Mass Shootings, Kelsey Nixon, Minecraft for Autistic Kids
Top of Mind with Julie Rose - Radio Archive, Episode 757
- Feb 28, 2018
- 1:42:43 mins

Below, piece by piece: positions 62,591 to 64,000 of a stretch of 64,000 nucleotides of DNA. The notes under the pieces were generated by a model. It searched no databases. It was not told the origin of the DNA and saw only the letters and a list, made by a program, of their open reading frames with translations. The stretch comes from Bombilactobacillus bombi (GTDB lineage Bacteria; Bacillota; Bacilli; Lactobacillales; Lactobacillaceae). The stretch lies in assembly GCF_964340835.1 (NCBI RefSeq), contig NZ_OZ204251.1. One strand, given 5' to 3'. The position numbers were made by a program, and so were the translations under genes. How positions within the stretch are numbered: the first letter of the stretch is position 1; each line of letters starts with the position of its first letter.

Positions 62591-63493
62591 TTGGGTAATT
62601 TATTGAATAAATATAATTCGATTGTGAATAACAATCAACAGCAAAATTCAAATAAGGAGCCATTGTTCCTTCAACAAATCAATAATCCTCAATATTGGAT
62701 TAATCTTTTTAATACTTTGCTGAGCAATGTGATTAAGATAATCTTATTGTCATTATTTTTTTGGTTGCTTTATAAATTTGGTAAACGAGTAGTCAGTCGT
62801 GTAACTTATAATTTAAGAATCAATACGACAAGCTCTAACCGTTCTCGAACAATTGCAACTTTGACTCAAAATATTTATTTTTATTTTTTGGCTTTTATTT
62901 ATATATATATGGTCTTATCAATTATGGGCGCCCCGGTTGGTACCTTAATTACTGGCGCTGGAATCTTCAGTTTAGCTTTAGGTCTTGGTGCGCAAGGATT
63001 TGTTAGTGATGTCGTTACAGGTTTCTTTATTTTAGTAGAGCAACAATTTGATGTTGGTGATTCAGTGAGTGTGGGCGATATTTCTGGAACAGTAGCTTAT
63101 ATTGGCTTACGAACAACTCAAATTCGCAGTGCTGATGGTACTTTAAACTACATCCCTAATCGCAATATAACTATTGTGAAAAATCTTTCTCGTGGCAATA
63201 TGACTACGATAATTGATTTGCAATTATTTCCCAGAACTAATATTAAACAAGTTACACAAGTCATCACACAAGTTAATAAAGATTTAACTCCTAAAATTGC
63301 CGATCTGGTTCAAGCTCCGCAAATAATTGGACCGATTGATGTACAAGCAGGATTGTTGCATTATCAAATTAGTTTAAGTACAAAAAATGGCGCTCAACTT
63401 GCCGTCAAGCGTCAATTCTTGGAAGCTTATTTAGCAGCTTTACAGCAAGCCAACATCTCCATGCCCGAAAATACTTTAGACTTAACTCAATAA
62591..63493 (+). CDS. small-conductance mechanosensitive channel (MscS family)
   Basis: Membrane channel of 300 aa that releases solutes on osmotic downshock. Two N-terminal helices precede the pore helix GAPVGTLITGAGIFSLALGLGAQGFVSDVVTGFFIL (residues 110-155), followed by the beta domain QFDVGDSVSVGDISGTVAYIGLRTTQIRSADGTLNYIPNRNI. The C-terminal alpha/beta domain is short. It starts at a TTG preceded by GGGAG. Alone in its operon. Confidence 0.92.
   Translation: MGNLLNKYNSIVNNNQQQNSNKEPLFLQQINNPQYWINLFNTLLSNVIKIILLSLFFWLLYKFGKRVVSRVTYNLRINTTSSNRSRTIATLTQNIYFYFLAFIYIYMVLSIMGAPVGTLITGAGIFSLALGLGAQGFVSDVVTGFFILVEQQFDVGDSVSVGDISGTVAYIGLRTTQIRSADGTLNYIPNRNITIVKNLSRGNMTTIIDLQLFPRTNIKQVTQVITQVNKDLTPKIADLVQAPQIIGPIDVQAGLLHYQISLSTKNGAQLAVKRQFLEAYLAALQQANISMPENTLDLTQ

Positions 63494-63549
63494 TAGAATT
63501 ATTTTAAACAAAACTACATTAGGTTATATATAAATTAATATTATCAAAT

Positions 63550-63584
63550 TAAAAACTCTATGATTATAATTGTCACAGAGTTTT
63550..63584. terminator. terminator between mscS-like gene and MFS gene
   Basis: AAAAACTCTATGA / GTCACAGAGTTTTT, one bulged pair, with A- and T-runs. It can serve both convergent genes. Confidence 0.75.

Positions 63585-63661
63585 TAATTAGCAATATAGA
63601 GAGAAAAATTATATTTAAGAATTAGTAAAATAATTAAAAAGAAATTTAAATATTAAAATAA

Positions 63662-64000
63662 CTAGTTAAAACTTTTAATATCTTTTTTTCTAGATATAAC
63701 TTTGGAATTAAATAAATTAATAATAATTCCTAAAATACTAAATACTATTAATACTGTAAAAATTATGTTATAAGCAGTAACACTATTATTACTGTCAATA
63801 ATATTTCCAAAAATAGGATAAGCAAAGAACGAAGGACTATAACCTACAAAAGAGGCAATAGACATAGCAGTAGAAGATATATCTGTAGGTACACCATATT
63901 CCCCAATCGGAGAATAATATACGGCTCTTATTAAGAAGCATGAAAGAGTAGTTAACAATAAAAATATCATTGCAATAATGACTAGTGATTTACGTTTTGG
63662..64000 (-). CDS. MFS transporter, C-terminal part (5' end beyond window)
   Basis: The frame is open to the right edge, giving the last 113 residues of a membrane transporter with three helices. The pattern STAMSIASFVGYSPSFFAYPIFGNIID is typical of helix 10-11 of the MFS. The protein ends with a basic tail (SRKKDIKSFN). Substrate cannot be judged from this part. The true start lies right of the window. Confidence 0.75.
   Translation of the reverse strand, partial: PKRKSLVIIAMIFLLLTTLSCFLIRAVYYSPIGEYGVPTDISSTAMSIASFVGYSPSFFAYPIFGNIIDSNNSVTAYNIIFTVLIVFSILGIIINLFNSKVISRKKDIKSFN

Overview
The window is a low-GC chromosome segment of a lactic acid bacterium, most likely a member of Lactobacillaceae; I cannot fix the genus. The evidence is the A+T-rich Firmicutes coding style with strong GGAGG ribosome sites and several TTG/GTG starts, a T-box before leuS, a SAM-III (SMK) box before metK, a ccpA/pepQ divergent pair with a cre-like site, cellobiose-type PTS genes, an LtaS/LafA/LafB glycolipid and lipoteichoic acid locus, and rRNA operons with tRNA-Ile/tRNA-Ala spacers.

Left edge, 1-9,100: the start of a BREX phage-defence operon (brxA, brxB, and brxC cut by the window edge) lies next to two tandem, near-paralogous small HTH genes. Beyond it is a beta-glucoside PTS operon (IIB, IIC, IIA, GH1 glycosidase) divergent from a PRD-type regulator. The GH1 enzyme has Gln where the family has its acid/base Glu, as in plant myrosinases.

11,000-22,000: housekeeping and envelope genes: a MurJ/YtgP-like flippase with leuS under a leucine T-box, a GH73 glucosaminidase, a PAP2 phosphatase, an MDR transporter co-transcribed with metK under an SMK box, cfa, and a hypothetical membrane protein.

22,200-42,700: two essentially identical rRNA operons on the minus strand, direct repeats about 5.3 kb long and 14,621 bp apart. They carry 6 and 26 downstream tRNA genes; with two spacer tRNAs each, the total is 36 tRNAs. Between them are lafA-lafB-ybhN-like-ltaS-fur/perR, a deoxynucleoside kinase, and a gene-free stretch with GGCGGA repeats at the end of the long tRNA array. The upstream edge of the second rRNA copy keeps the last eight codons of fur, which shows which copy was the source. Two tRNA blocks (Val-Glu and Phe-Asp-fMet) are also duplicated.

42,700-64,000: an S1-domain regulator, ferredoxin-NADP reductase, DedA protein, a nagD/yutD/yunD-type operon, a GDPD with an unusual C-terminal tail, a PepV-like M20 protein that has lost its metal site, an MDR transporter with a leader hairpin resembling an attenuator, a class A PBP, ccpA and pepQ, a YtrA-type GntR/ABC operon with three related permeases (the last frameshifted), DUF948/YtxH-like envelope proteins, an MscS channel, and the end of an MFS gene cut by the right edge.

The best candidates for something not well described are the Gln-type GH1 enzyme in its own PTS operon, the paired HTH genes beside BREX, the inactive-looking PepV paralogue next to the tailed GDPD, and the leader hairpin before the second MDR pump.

Why Don’t We Tackle Mass Shootings Like We Tackle Terrorism? Guest: Ari N. Schulman, Editor, New Atlantis: A Journal of Technology and Society The pace of mass shootings is rising rapidly in the US. But what if we’re so busy blaming guns, or mental health, or lack of security in schools that we’re failing to see these mass shootings for what they actually are? And, that’s why they keep happening? Maybe there’s a different way to think about the problem. Can Youth Protests Change America in 2018? Guest: Rebecca de Schweinitz, Associate Professor of History, Brigham Young University, Author of “If We Could Change the World: Young People and America’s Long Struggle for Racial Equality” Much to the surprise of some adults in the United States, teenaged-survivors of the high school shooting in Florida have quickly become prominent activists with their #NeverAgain social media campaign, media appearances and rallies. Many students involved in the #NeverAgain movement are too young to vote. Will they really be able to change gun laws when years of lobbying by activists before them have failed? But in America, there’s a long history of children agitating for – and sometimes ushering in – social and political change. From College Food Videos to Cooking Channel Celebrity Guest: Kelsey Nixon, Chef, "Kelsey's Homemade," Author of “Kitchen Confidence” Before Kelsey Nixon had her own show on the Cooking Channel, she was a BYU student making cooking videos about quick meals for college students. Then she was a contestant on season 4 of Food Network Star. She didn’t win Food Network Star, but she impress chef judge Bobby Flay enough to get her own show anyway - "Kelsey’s Essentials," on the Cooking Channel. Then came her cookbook, "Kitchen Confidence," and then another Cooking Channel show called "Kelsey’s Homemade." Saving Daylight Saving Time Guest: David Prerau, PhD, Author of “Seize the Daylight: The Curious and Contentious Story of Daylight Saving Time” In just a couple weeks, we’ll “spring forward” as Daylight Saving Time begins. The change seems arbitrary, doesn’t it? If it’s for saving energy, we’ve got LED lightbulbs now, so does it really do us any good? And if it’s to maximize daylight for farmers, well we’re not really a farming society anymore. So why do we keep torturing ourselves with this twice yearly clock-changing ritual? The State of the Union’s Water Guest: Marc Edwards, PhD, Professor of Civil Engineering, Virginia Tech, Winner of the 2018 Scientific Freedom and Responsibility Award, American Association for the Advancement of Science In Flint, Michigan, court hearings are underway for a number of state and city officials facing prison time for the notorious contaminated-water crisis. Scientists say the water system in Flint is improving, but citizens are still encouraged to use filters or bottled water to avoid lead exposure. For years, Flint residents suspected their tap water was harmful, but local and state water quality officials insisted it was safe. Virginia Tech civil engineer Marc Edwards did the testing that exposed the truth about Flint’s water. He’d done the same thing a decade before in Washington, DC. And he’s doing it for other cities around the country. If something like Flint could happen, can any of us ever have confidence in the safety of our drinking water? The Minecraft Server for Autistic Children Guest: Stuart Duncan, Creator, Autcraft Kids and tweens love Minecraft, a video game where players can build endless worlds with virtual building blocks. It’s a little like LEGOs, only creations are made out of pixels instead of plastic. You can build glass houses cantilevered over a river, light your house with torches, build furniture, keep animals, and mine for resources. But Stuart Duncan has found that for kids like his son, who has autism, Minecraft can also teach empathy and even encourage conversation and literacy. Mr. Duncan, who himself has autism, has created an entire Minecraft world just for kids with autism, called Autcraft, and it’s been so popular that he now manages it full-time.